All the others are MVNO resellers. That includes Xfinity Mobile, Spectrum Mobile, Altice Mobile, TracFone and so many others.
These regular and ongoing tests of wireless speed, connectivity, reliability and more has historically had AT&T and Verizon duking it out for number one. Each would advertise and market the part of the study that had them listed as number one.
Sprint was typically listed as third and T-Mobile, fourth. However, after acquiring Sprint, T-Mobile is joining the group as a quality wireless vendor.
That is good news for the U.S. marketplace. That means there are now three, high-quality wireless carriers the marketplace users can choose between.
Great news is AT&T, Verizon, T-Mobile are all great wireless networks
All that being said, the bottom line is this.
With these three studies, all three wireless networks in the United States are now all worth consideration. That’s great news.
If we look backwards, there was a bigger difference between the performance of these three wireless carriers. That’s no longer the case.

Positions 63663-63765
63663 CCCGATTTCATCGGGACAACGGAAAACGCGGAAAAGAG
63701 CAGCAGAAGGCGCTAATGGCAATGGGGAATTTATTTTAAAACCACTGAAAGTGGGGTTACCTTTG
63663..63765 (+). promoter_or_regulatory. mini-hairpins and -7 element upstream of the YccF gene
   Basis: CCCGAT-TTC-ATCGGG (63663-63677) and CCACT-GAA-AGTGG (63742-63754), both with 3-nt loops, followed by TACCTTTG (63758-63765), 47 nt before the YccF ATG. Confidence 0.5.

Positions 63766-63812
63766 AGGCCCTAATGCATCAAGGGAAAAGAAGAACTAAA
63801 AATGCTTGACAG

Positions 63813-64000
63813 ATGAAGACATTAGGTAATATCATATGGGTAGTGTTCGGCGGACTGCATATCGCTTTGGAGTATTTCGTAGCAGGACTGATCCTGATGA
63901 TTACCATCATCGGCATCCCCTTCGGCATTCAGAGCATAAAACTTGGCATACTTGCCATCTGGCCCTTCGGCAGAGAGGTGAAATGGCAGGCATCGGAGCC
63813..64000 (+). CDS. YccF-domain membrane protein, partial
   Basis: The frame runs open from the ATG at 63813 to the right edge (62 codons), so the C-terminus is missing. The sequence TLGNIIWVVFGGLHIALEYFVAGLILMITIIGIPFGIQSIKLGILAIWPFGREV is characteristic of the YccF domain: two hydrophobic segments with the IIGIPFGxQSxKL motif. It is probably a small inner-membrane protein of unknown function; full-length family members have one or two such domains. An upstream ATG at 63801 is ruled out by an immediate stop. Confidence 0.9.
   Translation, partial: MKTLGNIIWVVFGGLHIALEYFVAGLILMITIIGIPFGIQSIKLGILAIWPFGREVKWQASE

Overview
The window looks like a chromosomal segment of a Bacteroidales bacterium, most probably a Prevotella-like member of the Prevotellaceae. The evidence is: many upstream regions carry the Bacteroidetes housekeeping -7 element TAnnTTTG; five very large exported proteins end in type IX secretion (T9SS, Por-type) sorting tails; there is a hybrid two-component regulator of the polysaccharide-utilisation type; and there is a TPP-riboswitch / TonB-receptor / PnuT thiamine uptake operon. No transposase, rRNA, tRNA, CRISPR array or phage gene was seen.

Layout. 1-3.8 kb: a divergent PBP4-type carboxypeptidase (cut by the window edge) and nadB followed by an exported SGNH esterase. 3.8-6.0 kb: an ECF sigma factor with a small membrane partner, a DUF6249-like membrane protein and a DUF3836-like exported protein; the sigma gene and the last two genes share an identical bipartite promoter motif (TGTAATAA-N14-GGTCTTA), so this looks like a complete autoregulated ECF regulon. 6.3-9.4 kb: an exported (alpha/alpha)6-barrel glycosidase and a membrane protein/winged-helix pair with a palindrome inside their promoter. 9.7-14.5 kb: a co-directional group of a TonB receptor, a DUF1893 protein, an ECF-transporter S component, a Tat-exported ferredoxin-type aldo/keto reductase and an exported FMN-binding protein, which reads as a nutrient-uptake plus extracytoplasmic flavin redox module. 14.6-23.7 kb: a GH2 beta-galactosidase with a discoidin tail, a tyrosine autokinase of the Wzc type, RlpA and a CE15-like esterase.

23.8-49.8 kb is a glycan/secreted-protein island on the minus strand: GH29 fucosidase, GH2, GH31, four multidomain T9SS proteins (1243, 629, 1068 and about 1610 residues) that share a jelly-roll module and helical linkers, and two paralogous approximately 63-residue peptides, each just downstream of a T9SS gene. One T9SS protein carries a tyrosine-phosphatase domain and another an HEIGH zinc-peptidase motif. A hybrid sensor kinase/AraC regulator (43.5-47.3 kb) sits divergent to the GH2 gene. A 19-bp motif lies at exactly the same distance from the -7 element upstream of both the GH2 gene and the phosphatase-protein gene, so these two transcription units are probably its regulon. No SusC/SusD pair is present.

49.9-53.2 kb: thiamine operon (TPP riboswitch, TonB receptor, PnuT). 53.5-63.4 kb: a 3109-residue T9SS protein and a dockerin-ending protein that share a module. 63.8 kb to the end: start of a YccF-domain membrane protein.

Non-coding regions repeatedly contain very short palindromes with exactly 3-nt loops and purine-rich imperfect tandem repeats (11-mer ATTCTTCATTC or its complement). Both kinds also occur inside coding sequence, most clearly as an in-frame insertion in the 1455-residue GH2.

Today, AT&T, Verizon and T-Mobile are all excellent in all areas. It’s just that some are further ahead than others, and some are better in some areas while others are better in other areas. However, they are all heading in the same, positive direction.
Best way to choose the right wireless carrier for you
However, the best way to choose a wireless carrier for you is for you to test them in the areas where you spend time. Period.
You see, your opinion can often be very different than these generic studies. Even in a neighborhood, signal strength can be very different in different areas, depending on the carrier, the technology in the cell tower nearest to you, if there is anything blocking a strong signal, etc.
And when you go to work, each workplace can have a very different experience.
So, the best way is for you to test and find the best wireless carrier for your needs. Test-drive the services from all three carriers.
Use these three networks at your home, your office, where you work, shop and all the places you spend time.